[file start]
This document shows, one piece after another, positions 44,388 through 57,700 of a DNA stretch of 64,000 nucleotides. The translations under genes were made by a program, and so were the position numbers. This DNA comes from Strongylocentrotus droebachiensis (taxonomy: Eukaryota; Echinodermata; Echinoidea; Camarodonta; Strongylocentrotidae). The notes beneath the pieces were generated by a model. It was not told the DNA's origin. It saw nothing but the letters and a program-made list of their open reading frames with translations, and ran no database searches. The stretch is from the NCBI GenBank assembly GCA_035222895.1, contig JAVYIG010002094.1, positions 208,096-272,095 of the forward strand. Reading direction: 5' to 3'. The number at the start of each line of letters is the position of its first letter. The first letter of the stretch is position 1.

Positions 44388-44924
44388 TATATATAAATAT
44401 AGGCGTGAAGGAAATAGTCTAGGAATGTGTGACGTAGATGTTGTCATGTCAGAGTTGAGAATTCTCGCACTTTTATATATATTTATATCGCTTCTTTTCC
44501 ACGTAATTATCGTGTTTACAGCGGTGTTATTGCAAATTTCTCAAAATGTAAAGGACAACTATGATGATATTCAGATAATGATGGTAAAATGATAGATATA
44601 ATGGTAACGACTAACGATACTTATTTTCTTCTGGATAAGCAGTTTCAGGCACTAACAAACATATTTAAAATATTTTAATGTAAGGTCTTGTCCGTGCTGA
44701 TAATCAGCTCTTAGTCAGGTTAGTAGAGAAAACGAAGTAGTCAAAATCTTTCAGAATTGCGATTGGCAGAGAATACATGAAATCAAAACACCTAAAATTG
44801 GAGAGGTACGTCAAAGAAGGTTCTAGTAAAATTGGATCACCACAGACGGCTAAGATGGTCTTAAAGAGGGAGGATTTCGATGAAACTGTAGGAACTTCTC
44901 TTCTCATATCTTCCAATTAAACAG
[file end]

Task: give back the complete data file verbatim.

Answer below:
This document shows, one piece after another, positions 44,388 through 57,700 of a DNA stretch of 64,000 nucleotides. The translations under genes were made by a program, and so were the position numbers. This DNA comes from Strongylocentrotus droebachiensis (taxonomy: Eukaryota; Echinodermata; Echinoidea; Camarodonta; Strongylocentrotidae). The notes beneath the pieces were generated by a model. It was not told the DNA's origin. It saw nothing but the letters and a program-made list of their open reading frames with translations, and ran no database searches. The stretch is from the NCBI GenBank assembly GCA_035222895.1, contig JAVYIG010002094.1, positions 208,096-272,095 of the forward strand. Reading direction: 5' to 3'. The number at the start of each line of letters is the position of its first letter. The first letter of the stretch is position 1.

Positions 44388-44924
44388 TATATATAAATAT
44401 AGGCGTGAAGGAAATAGTCTAGGAATGTGTGACGTAGATGTTGTCATGTCAGAGTTGAGAATTCTCGCACTTTTATATATATTTATATCGCTTCTTTTCC
44501 ACGTAATTATCGTGTTTACAGCGGTGTTATTGCAAATTTCTCAAAATGTAAAGGACAACTATGATGATATTCAGATAATGATGGTAAAATGATAGATATA
44601 ATGGTAACGACTAACGATACTTATTTTCTTCTGGATAAGCAGTTTCAGGCACTAACAAACATATTTAAAATATTTTAATGTAAGGTCTTGTCCGTGCTGA
44701 TAATCAGCTCTTAGTCAGGTTAGTAGAGAAAACGAAGTAGTCAAAATCTTTCAGAATTGCGATTGGCAGAGAATACATGAAATCAAAACACCTAAAATTG
44801 GAGAGGTACGTCAAAGAAGGTTCTAGTAAAATTGGATCACCACAGACGGCTAAGATGGTCTTAAAGAGGGAGGATTTCGATGAAACTGTAGGAACTTCTC
44901 TTCTCATATCTTCCAATTAAACAG